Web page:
Background/aims: No information is yet available about the influence of alcohol abuse on the translocation of larger molecules (Mr>1200) through the intestinal mucosa in man. The present study aimed to determine the intestinal permeability to macromolecules in patients with chronic alcohol abuse and mild to more advanced stages of liver disease, and to measure the concentration of endotoxins in the plasma, as these compounds derive from the intestinal flora and are suspected to contribute to the development of alcoholic liver disease (ALD).
Methods: The permeability to polyethylene glycol Mr 400, Mr 1500, Mr 4000, and Mr 10,000 and endotoxin plasma concentrations were measured in 54 patients with alcoholic liver disease, 19 of them with cirrhosis, and in 30 non-alcoholic healthy controls.
Results: Permeability to polyethylene glycol Mr 400 was found to be unchanged in patients with ALD in comparison to healthy controls, whereas polyethylene glycol Mr 1500 and Mr 4000 were recovered in about twice as high concentrations in the urine of ALD patients (p<0.01). Polyethylene glycol Mr 10,000 was detected significantly less frequently in urine from healthy controls (0/30) than in urine of patients with alcoholic liver disease (20/54, p<0.01). Endotoxin concentrations in the plasma of alcoholics were increased more than 5-fold compared to healthy controls (p<0.01).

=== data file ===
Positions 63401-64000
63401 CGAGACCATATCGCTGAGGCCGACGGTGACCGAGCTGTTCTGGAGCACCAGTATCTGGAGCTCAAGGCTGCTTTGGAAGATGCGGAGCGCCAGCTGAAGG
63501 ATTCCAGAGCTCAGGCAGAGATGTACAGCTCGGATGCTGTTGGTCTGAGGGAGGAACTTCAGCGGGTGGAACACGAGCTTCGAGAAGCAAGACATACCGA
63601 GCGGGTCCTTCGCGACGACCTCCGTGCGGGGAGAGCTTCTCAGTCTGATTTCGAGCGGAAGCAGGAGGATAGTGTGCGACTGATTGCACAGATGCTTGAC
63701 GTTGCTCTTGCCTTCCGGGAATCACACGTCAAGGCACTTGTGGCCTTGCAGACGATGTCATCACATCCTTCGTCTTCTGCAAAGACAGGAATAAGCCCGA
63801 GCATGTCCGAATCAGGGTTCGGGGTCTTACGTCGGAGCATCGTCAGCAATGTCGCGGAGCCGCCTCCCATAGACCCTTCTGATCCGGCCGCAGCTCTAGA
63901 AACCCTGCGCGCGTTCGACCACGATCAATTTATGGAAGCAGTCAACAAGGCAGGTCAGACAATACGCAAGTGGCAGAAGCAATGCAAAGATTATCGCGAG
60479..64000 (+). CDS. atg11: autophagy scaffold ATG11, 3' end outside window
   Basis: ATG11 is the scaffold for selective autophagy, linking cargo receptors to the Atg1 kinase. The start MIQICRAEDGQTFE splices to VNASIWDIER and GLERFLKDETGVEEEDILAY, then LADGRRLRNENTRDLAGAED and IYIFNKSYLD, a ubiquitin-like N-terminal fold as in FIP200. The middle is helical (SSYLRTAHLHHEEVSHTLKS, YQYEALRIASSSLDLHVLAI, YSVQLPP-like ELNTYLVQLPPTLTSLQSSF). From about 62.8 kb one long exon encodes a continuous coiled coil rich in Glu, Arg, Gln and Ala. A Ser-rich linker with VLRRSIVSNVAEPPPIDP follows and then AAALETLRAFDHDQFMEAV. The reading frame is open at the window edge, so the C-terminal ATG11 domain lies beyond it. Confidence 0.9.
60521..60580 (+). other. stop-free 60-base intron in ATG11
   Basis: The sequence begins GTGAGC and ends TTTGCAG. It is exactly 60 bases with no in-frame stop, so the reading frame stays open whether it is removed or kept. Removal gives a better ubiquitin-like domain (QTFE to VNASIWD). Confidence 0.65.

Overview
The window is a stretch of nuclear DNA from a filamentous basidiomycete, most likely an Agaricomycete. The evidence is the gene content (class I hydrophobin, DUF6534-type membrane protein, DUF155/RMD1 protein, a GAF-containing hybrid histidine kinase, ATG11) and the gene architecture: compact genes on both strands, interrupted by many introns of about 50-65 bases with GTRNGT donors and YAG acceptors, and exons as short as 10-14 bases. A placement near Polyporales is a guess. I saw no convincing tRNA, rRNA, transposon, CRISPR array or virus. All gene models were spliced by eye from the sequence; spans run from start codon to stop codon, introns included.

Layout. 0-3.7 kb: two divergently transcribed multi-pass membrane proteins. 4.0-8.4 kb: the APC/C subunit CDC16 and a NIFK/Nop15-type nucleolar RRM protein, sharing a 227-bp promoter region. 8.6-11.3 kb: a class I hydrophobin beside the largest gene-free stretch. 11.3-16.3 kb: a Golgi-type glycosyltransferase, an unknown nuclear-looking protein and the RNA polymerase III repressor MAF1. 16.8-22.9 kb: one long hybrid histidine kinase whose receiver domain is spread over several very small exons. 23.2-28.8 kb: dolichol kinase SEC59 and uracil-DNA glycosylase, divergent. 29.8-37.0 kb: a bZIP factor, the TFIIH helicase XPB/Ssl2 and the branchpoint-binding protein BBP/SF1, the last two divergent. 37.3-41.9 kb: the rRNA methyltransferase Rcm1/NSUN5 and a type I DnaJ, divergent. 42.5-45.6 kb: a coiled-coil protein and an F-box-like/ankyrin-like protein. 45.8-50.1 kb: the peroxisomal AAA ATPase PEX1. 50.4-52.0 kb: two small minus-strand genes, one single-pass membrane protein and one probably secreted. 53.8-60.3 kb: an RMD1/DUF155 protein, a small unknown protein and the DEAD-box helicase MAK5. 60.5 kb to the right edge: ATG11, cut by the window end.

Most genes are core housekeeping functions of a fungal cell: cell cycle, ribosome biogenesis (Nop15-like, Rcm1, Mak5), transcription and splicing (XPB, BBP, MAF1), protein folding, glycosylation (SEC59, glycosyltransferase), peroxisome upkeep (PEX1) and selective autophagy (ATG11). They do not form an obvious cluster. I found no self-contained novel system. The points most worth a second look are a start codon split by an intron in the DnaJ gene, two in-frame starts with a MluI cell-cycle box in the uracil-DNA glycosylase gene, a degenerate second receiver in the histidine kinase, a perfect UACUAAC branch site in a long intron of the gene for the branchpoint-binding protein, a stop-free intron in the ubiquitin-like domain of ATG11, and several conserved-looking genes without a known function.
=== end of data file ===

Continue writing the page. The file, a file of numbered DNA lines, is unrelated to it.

Conclusions: The results of this study indicate that alcohol abuse impairs the function of the intestinal barrier, which might enhance the translocation of bacterial toxins, thereby contributing to inflammatory processes in alcoholic liver disease.